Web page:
Neutral rotation immobilization
The method of shoulder immobilization in PHFs may influence fracture healing and ultimately shoulder function. Few studies have compared different types of shoulder immobilizers. Rommens et al. compared the Gilchrist arm sling to a Desault bandage, finding better patient satisfaction with the Gilchrist arm sling but no difference in functional results (10). Both forms of immobilization hold the arm in internal rotation and neither is widely used in practice today. The standard of care in many medical centers is immobilization in a commercially available simple sling. While this is a cost-effective option for shoulder immobilization, standard slings typically hold the arm in an internally rotated position.
No studies to date have directly compared outcomes in PHF treated nonoperatively in a neutral rotation sling versus a standard internal rotation sling. However, a recent randomized controlled trial found that neutral rotation slings provided improved external rotation, adduction, and pain after anatomic total shoulder arthroplasty (11). Similarly, improved motion and pain has been shown in patients with rotator cuff repairs treated with neutral rotation braces (11). While it is unrealistic to extrapolate these results to nonoperatively treated PHFs, literature has shown that immobilization of a post-insult shoulder in neutral rotation many times leads to earlier improved motion and pain.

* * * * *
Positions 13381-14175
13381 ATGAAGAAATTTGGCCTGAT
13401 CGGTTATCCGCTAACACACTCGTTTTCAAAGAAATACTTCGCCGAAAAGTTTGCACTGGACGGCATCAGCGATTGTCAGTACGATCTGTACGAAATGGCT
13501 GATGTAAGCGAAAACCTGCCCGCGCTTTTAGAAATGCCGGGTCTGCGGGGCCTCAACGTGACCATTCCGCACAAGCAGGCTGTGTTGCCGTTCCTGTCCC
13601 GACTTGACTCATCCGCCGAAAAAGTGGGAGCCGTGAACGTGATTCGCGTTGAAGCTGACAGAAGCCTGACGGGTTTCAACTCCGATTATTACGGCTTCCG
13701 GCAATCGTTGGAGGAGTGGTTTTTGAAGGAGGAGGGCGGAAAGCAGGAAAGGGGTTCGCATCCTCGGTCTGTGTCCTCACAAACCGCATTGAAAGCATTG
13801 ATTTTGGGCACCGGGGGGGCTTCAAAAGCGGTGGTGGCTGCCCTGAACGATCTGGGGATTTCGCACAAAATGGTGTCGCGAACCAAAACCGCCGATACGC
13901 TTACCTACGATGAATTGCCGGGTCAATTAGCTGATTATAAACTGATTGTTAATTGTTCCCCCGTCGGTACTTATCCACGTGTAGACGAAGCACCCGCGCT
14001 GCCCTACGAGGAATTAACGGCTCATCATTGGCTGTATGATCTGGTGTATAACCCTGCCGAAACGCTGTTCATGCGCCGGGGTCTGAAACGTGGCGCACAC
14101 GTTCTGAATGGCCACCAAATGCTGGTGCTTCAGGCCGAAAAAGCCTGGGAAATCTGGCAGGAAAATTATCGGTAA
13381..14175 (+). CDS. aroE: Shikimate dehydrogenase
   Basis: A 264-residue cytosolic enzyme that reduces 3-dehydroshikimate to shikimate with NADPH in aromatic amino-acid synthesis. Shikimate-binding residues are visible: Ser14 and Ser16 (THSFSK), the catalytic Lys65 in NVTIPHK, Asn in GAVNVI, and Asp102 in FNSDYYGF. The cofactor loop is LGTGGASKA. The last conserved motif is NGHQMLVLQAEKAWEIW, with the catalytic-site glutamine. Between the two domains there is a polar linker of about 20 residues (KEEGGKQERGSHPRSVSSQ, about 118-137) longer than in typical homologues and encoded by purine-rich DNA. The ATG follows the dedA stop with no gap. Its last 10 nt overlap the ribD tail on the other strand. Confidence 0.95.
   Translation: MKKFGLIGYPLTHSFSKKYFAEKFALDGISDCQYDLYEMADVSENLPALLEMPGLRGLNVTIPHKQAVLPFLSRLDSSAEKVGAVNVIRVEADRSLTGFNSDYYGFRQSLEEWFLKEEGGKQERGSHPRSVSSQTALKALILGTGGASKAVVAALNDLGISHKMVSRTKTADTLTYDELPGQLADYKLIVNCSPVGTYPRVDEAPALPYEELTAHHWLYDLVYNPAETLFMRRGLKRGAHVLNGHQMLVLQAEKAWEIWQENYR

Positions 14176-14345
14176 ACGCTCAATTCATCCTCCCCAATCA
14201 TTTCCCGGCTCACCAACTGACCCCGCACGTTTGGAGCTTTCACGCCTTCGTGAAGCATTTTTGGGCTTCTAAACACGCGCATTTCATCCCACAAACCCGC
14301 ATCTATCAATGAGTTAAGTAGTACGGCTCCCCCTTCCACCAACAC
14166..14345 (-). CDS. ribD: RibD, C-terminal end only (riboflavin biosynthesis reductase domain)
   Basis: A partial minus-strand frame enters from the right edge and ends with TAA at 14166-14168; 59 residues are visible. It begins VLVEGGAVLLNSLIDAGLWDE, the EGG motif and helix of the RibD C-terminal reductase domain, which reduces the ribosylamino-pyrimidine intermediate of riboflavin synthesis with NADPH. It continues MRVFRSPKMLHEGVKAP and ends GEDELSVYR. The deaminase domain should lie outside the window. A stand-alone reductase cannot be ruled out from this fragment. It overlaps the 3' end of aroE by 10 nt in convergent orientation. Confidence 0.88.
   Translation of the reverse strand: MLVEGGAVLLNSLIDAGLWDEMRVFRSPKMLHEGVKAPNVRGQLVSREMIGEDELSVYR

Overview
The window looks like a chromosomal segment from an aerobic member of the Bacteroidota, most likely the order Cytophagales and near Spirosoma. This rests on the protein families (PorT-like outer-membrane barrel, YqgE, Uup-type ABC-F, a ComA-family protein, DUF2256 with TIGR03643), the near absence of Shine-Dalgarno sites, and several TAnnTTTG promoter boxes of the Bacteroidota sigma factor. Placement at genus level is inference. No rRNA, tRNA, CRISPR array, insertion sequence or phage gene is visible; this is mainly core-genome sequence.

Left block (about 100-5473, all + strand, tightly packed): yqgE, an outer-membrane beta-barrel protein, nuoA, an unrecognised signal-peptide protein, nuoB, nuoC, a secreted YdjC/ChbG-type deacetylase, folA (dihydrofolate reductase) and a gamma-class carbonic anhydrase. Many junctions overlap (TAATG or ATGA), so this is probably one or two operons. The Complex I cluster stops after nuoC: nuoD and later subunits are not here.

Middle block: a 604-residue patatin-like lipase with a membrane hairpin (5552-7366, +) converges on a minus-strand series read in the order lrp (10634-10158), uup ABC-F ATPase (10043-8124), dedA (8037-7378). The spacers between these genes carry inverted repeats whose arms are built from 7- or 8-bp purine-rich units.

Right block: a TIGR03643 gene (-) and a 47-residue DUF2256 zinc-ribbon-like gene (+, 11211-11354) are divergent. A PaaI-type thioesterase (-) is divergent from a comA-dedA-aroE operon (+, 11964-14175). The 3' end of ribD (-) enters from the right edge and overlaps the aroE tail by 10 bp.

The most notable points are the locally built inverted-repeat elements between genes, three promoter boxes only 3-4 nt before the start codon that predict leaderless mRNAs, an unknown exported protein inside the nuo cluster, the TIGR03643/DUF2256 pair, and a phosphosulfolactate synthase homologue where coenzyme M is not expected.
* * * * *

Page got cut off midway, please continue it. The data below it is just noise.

An intact rotator cuff balances the humeral head in a neutral position with the supraspinatus, infraspinatus, and teres minor muscles directing an external rotation force and the subscapularis muscle countering with an internal rotation force. Collectively, this maintains the humeral head centered on the glenoid in a neutral rotation. The pectoralis major and latissimus dorsi muscles produce an internal rotation and adduction force on the proximal humeral shaft, while the deltoid produces a superior directed force. In the setting of a surgical neck fracture of the proximal humerus, the humeral head and its rotator cuff attachments are effectively separated from the humeral shaft. In this scenario, the humeral head is held in a neutral position regardless of the position of the humeral shaft. Therefore, if the arm is in a standard sling, the humeral shaft will be relatively internally rotated with respect to the humeral head resulting in fracture malreduction. This phenomenon has been illustrated radiographically in Figure 1.